New Ideas, New Markets, New Insights
All around the country, Americans are dreaming big. Their boldest ideas are changing their communities--and having a ripple effect throughout the world.
The fact that one of the fastest growing Russian online shopping sites is headquartered in Skokie, Illinois, probably says more about the realities of doing business in Russia than it does about the “World’s Largest Village,” as the Chicago burb fancies itself. But as BayRu’s rapid growth suggests, not being in Russia can be a big competitive advantage in some ways when it comes to doing business in Russia.
BayRu, named June’s “Startup of the Month” by the startup community Built In Chicago, basically acts as a middleman between online behemoths such as Amazon and eBay and Russian consumers. After an order is placed from the site’s massive catalogue, which features products from a bevy of American retailers, the item is shipped from, say, Amazon to BayRu’s warehouse in Skokie, where it’s re-packaged for shipping to Russia via carriers such as USPS, FedEx, and UPS.
Repackaging, the company has found, is crucial if orders are to survive the journey to the some 160 cities the company services in both Russia and former Soviet republics such as Kazakhstan and Azerbaijan. “We’ve got five years of experience of how things get damaged, dropped, and wet,” says BayRu CEO Aaron Block. “How you package these things makes a big difference.”
BayRu was founded in 2007 after Illinois-based immigrant brothers Anton and Gene German noticed that every time they returned to their native Russia, they were being asked to bring back coveted American merchandise. Buying foreign products online is exceedingly difficult in Russia.Thus the idea for BayRu was born, and with the young company showing promise, Anton dropped his computer science studies at the University of Illinois at Chicago to tend the business.
Since then, BayRu has grown to 55 employees (including workers at a branch in Moscow) and projected sales are expected to reach $40 million by year’s end. From early 2011 to early 2012, the company reported a sales increase of 700%. The company makes money from its markups--9% and up per item--and other charges. Auto-parts is the top-selling category, followed by electronics and fashion (Dolce & Gabbana does especially well). “We sell a ton of auto parts,” Block says. “Russia is very cold. The roads there are rough. It’s a big country and there’s lot of cars in that market that weren’t meant for that market.”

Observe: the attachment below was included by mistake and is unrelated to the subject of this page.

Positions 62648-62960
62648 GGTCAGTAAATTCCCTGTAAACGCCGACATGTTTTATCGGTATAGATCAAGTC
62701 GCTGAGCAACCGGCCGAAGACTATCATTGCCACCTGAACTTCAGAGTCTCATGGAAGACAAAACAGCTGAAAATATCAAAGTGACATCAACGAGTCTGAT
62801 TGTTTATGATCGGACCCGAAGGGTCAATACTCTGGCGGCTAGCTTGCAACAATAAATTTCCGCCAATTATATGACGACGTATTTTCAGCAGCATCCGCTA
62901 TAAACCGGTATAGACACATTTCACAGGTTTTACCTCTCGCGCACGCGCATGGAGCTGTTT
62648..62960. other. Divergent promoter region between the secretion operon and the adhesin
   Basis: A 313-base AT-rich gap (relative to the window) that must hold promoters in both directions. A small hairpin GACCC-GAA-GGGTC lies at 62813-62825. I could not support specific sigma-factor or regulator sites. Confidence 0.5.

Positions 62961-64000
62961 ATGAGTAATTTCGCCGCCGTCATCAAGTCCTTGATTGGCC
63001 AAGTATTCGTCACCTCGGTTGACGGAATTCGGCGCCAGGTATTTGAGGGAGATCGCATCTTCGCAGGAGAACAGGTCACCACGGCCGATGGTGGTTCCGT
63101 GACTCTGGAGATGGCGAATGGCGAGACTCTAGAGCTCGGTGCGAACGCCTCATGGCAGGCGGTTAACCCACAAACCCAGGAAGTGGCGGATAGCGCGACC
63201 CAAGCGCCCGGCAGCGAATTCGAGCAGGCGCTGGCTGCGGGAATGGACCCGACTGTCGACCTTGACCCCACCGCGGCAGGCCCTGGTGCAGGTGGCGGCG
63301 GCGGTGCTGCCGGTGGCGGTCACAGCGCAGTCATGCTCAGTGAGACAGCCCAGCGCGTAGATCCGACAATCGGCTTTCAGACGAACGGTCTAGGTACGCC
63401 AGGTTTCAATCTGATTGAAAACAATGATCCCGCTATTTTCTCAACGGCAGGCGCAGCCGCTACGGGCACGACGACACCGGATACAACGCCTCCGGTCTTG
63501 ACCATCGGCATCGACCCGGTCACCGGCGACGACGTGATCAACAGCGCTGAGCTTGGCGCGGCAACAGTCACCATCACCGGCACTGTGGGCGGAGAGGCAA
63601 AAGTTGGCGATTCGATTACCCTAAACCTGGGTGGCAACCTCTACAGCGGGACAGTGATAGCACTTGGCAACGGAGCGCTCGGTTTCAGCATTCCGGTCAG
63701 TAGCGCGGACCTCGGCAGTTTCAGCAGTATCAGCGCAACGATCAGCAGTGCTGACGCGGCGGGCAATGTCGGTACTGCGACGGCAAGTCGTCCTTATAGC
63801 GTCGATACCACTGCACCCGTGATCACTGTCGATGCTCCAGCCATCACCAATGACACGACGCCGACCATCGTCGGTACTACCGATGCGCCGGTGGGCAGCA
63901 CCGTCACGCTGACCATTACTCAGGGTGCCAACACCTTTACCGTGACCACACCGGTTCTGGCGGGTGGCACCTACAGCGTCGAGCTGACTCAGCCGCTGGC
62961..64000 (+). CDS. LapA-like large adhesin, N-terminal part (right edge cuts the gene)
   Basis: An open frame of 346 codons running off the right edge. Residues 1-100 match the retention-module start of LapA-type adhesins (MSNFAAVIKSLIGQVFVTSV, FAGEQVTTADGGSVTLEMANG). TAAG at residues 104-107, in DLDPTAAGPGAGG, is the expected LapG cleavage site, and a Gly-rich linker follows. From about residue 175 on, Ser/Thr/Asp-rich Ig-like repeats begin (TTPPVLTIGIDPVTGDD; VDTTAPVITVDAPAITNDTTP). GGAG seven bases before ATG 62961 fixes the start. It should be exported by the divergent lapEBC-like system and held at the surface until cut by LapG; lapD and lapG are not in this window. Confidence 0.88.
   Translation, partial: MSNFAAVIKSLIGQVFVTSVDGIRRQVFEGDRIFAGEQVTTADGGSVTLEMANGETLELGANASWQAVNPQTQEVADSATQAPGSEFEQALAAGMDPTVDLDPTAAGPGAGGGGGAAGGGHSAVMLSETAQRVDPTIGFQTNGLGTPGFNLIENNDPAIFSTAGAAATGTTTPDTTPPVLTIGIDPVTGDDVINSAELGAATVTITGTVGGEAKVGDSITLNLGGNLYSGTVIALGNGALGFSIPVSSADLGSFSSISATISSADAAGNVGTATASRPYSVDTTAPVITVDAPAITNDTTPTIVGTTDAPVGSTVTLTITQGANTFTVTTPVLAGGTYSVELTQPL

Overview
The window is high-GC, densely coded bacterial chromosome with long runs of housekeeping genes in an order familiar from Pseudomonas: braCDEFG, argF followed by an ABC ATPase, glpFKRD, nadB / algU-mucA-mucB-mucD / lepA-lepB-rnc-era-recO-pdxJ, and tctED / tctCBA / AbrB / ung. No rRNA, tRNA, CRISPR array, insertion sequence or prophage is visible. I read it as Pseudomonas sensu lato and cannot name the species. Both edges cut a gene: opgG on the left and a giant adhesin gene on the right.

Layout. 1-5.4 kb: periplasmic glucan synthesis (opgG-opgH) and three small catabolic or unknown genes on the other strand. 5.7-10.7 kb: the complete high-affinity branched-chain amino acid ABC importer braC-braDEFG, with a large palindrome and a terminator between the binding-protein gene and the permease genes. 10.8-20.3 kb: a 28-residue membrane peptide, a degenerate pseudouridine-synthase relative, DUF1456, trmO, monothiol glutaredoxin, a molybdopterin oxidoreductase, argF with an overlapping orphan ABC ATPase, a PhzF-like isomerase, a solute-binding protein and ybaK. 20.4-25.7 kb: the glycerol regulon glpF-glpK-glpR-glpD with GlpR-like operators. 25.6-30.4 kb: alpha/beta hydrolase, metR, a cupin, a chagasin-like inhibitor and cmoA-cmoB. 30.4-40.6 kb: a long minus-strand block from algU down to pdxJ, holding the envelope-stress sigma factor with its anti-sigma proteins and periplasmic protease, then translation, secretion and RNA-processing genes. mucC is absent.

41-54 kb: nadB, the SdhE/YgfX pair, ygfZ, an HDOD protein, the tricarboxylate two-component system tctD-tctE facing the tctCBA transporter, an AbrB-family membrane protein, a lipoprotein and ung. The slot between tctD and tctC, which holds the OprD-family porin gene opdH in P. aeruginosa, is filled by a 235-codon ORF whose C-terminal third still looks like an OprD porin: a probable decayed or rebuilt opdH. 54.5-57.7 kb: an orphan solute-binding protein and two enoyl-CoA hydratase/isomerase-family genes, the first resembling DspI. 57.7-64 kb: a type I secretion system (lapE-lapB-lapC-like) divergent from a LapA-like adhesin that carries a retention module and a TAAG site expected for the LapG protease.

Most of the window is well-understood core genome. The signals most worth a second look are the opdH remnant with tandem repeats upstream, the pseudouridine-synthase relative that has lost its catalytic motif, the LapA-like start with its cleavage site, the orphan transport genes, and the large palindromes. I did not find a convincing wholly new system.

Why all this in Skokie? Anton German was living with his dad in Skokie when he founded the company and wanted offices nearby. More importantly, BayRu relies on employees who can speak the language of business, which in this case is Russian. Skokie “just happens to be an area where there are in fact a lot of Russian immigrants, especially in the northern suburbs,” Anton German says. (At the company’s Skokie 24-hour call center, a native Russian speaker phones each customer after their order is placed to confirm the deal.) Other area perks, according to Block: affordable real estate, easy access to Chicago, and “a great post office.”
The company’s fast growth raises the inevitable question: How is an Illinois startup successfully gaining market share in the huge, crowded market of Russian online retail? It turns out that market is neither as huge (it’s growing) nor as crowded (it’s getting more so) as click-happy Americans might expect.
“There’s a really severely limited supply in Russia,” says Block, especially when it comes to foreign goods like iPhones, or say, Hummer parts. The language barrier can limit foreign online sales, and for a country still rife with fraud and corruption, trust in online transactions is hard to come by. On top of that, cash is still king in Russia. “E-commerce is still very much a COD market,” Block says. “Credit card penetration is still very, very low.” To deal with this, BayRu works with a network of some half-million payment points where customers can put down cash for BayRu purchases.
BayRu may be off to a stellar start but before the Anton-German-as-Mark-Zuckerberg-of-Russia comparisons pass customs, the company will have to find a way to keep its competitive edge against a growing onslaught of competitors, foreign and domestic.
Sheila Puffer, a distinguished professor of international business at Northeastern University who specializes in Russian markets, points to the rising online profiles of Russian competitors such as Wikimart.ru and Ozon.ru (the largest domestic online retailer). Then of course there’s also BayRu’s prime suppliers: “A question might be what happens to BayRu when and if companies like Amazon and eBay expand to Russia, which they would seem likely to do over time,” Puffer says.
Russia’s rapidly growing online market may very well drive such expansions: While only 1.5% of all Russian retail purchases take place online now, that number is projected to grow to 10% to 20% over the next decade, according to Puffer.
German, BayRu’s chief marketing officer, voices confidence in his business model, for now at least. “Our business is very long-tail in terms of the products that our customers buy, so although Russian e-commerce market is quickly moving towards offering a greater selection to online consumers … it will take many years if ever for them to match the selection of products available for purchase online in the U.S. market.”
But in a country where the government has a habit of playing favorites and laws and regulations can change on a whim, Puffer sounds a sober note: “Their business model seems to be unique and may be successful, but they will have stiff competition and had better be well-financed to realize their growth potential.”